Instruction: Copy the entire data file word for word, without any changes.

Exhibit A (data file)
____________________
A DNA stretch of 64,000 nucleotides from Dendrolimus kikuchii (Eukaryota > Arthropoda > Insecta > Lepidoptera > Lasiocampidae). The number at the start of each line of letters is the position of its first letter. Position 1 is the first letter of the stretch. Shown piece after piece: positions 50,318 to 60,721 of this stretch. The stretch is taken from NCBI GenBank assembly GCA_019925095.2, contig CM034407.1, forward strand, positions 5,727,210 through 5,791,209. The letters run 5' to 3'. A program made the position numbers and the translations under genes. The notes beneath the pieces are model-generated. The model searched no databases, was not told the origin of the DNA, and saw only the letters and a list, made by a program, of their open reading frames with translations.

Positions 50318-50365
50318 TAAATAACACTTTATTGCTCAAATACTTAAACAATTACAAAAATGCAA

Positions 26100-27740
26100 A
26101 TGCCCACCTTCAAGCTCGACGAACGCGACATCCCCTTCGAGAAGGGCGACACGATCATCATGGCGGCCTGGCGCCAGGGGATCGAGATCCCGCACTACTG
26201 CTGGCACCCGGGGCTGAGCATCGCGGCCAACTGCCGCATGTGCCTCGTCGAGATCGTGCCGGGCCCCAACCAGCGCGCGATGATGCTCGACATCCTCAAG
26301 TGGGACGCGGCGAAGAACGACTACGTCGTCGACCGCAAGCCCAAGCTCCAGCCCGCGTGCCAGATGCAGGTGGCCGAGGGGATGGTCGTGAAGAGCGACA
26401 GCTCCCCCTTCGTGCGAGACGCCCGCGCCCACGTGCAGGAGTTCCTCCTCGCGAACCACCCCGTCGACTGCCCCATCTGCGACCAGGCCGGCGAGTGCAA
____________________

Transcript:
A DNA stretch of 64,000 nucleotides from Dendrolimus kikuchii (Eukaryota > Arthropoda > Insecta > Lepidoptera > Lasiocampidae). The number at the start of each line of letters is the position of its first letter. Position 1 is the first letter of the stretch. Shown piece after piece: positions 50,318 to 60,721 of this stretch. The stretch is taken from NCBI GenBank assembly GCA_019925095.2, contig CM034407.1, forward strand, positions 5,727,210 through 5,791,209. The letters run 5' to 3'. A program made the position numbers and the translations under genes. The notes beneath the pieces are model-generated. The model searched no databases, was not told the origin of the DNA, and saw only the letters and a list, made by a program, of their open reading frames with translations.

Positions 50318-50365
50318 TAAATAACACTTTATTGCTCAAATACTTAAACAATTACAAAAATGCAA

Positions 26100-27740
26100 A
26101 TGCCCACCTTCAAGCTCGACGAACGCGACATCCCCTTCGAGAAGGGCGACACGATCATCATGGCGGCCTGGCGCCAGGGGATCGAGATCCCGCACTACTG
26201 CTGGCACCCGGGGCTGAGCATCGCGGCCAACTGCCGCATGTGCCTCGTCGAGATCGTGCCGGGCCCCAACCAGCGCGCGATGATGCTCGACATCCTCAAG
26301 TGGGACGCGGCGAAGAACGACTACGTCGTCGACCGCAAGCCCAAGCTCCAGCCCGCGTGCCAGATGCAGGTGGCCGAGGGGATGGTCGTGAAGAGCGACA
26401 GCTCCCCCTTCGTGCGAGACGCCCGCGCCCACGTGCAGGAGTTCCTCCTCGCGAACCACCCCGTCGACTGCCCCATCTGCGACCAGGCCGGCGAGTGCAA